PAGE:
THE LOOP — Walking through the doors of a new museum bound for the Loop in 2015 will be kind of like stepping inside an iPad.
The first exhibition room at 175 W. Washington St. — which will house the satellite location of the National Museum of Health and Medicine — is a prototype for creator Mike Doyle's dream museum. Right now, thin touch screens are fitted with Kinect motion sensors built by Microsoft for the Xbox gaming system.
Eventually, those features will be embedded in the walls, nearly identical to a sketch Doyle made years ago on a "Panang curry-stained" placemat of his ideal exhibit space.
Established during the Civil War as the Army Medical Museum, the Silver Springs, Md.-based museum is home to a massive collection of about 24,662,515 medical specimens, photos and documents, with an emphasis on military medicine.
The similarly named Chicago version will be its first satellite site, and is also the first national museum to open in the city — a factor Doyle hopes will help attract the $40 million he needs to open it.
"The hope is to find a major donor who'd like to name the building," Doyle said. "You only get the chance to put your name on a national museum once or twice a century. ... So it should be a good opportunity for a philanthropist to leave a legacy.
"We're optimistic about being able to raise what we need."
Their second strategy to generate the money they need for the high-concept, interactive digital museum is what they've been focusing on since they bought the former Chicago musician union's building: digitizing the Maryland museum's expansive collection to make its artifacts available online, a project Doyle's been a part of since the late 1990s.
During this work, "We asked ourselves, how can we make this data widely available? We didn't want it to be entirely online, entirely virtual, because we need to have a connection back into the community."
"So the satellite locations," starting with the flagship Chicago site, "will be sort of nodes on a private cloud," Doyle said.
Doyle's team had a recent victory with an iPad app they developed as a byproduct of their research.
One of the Maryland museum's most prized artifacts is Albert Einstein's brain. Doyle's imaging team digitized the whole specimen, nearly 350 brain slices, to create an interactive 3-D rendering.
They hosted the brain image in an app, and it sells for $9.99 in the iTunes store.
"If a million of your readers went out and bought the iPad app today, we'd be well on our way," Doyle said.
The 1920s building that will house the museum came with a bonus: a two-tiered ballroom with a small stage that can hold a crowd of hundreds, which they've already made available for meetings, events and concerts.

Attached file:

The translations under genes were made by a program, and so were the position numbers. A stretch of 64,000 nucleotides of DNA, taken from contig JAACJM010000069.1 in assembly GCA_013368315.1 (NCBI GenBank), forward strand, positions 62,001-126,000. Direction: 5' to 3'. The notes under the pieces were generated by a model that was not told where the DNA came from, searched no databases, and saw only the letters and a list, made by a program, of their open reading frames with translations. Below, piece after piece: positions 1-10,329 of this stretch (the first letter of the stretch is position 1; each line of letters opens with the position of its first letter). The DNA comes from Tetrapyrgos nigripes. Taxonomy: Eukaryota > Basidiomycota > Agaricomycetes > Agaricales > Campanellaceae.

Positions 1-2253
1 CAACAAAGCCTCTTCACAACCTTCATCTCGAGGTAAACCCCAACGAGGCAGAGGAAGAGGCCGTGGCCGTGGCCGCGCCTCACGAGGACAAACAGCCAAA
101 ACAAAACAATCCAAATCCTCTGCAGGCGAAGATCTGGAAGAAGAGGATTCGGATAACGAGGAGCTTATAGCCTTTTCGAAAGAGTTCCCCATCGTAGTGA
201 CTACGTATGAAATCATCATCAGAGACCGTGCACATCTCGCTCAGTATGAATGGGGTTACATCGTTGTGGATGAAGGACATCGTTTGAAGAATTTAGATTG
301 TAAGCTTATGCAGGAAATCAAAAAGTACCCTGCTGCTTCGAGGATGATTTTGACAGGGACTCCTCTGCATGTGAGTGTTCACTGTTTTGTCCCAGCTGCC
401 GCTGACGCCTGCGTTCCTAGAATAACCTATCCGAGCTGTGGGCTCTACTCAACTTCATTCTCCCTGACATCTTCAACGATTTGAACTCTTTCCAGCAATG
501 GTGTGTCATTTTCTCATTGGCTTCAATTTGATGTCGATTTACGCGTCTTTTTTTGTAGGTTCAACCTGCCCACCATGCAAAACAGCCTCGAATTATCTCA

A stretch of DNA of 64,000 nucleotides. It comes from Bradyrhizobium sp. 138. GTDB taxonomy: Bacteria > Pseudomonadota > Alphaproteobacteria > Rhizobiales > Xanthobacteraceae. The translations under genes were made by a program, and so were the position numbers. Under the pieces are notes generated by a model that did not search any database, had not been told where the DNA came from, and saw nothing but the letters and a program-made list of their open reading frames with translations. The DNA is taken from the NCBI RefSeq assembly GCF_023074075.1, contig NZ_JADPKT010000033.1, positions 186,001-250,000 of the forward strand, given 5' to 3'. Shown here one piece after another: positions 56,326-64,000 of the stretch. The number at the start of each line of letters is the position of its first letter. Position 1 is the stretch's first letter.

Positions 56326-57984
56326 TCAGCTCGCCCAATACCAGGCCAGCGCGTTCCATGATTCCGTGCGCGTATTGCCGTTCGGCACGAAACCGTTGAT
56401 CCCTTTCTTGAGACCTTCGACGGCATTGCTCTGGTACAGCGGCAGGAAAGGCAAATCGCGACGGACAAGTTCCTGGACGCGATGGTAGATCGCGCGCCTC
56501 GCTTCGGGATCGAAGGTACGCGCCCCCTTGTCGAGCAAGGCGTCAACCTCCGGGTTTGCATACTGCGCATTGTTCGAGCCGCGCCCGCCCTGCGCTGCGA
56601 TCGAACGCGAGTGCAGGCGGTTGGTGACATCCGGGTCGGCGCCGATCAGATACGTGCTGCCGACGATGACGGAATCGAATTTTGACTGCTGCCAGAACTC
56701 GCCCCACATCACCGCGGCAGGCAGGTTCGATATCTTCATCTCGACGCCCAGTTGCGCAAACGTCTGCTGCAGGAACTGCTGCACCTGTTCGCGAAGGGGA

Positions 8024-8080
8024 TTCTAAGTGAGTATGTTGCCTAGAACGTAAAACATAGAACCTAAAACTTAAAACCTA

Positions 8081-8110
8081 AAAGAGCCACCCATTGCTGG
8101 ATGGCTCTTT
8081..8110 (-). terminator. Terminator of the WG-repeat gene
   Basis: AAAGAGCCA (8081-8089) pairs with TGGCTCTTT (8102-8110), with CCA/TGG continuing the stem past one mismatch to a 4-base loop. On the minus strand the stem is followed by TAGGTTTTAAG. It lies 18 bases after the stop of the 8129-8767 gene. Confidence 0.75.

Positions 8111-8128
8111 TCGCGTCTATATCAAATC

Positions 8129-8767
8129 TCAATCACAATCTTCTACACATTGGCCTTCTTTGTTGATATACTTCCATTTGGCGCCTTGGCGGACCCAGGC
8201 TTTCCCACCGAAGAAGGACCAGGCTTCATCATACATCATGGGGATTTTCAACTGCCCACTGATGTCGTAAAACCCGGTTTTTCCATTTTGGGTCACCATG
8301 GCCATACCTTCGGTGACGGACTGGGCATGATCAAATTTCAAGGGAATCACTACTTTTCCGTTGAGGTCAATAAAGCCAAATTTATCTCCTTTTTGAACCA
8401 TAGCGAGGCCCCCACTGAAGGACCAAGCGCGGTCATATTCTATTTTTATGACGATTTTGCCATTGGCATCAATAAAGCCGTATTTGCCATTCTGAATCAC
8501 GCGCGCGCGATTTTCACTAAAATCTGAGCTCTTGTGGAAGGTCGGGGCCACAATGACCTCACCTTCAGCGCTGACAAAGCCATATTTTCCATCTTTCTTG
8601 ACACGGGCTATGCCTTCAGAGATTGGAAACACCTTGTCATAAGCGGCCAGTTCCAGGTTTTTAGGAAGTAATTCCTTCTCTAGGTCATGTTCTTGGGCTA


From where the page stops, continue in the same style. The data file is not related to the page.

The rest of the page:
"This is one of the better acoustic spaces in the city," Doyle said, "which is no surprise considering who it was built by."
He's referring to James Petrillo, the president of the Chicago Federation of Musicians Local 10 from 1922-62. The Petrillo Music Shell at Grant Park bears his name.
When he's done with it, Doyle said that space will look "like a big virtual-reality cave," with inches-thick "display surfaces" that wrap around the walls, making the entire room customizable, and offering a floor-to-ceiling digital screen "that will blow IMAX away."
The third leg propping up the plan these days is Doyle himself, the museum's fairy godfather.
In 1993, "when PCs were about as powerful as the computer in my watch today," Doyle made a small fortune from a computer program he developed while working in biomedical visualization.
"Today, when you go to a Web page and you can play a game, or look at a 3-D model of a car, read your email, write documents — you name it, that all came from that technology," Doyle said. "The first streaming video, the first cloud computing and the first interactive Web pages came out of that project."
He could probably fund the whole project himself, but Doyle says he's content to stay behind the scenes, nurturing both the research and the operations behind the scenes. For the past year, he's been building the museum piecemeal, purchasing facilities updates, like a much-needed new elevator, as more funds become available.
In the opulent back offices that used to house union executives, researchers are now doubled up in wood-paneled rooms conducting medical imaging research and developing the collections that will soon fill the museum.
On a recent visit, Doyle popped into one office to squirm along with two researchers watching magnified footage of skin mites crawling between someone's eyelashes.
"Now imagine that skin mite the size of a wall," Doyle joked.
With his ideal opening date two years away — April 15, 2015 — Doyle sees one huge advantage that makes him confident the museum will succeed: the sudden ubiquity of touch screens, tablets and smartphones in a city with Groupon kiosks and a cupcake ATM.
"The timing's amazing," he said. "We've had the idea to try to do this 'museum without walls' project for a long time."
"We started thinking about it and sketching out the basic plan in the early '90s. But it's only now that we've had this convergence of resources being available, technology maturing to the point where it's possible to reach people, either in the museum, or outside through things like iPads and mobile devices. It's really this harmonic convergence of the factors that made it possible to take this on today, as opposed to two decades ago."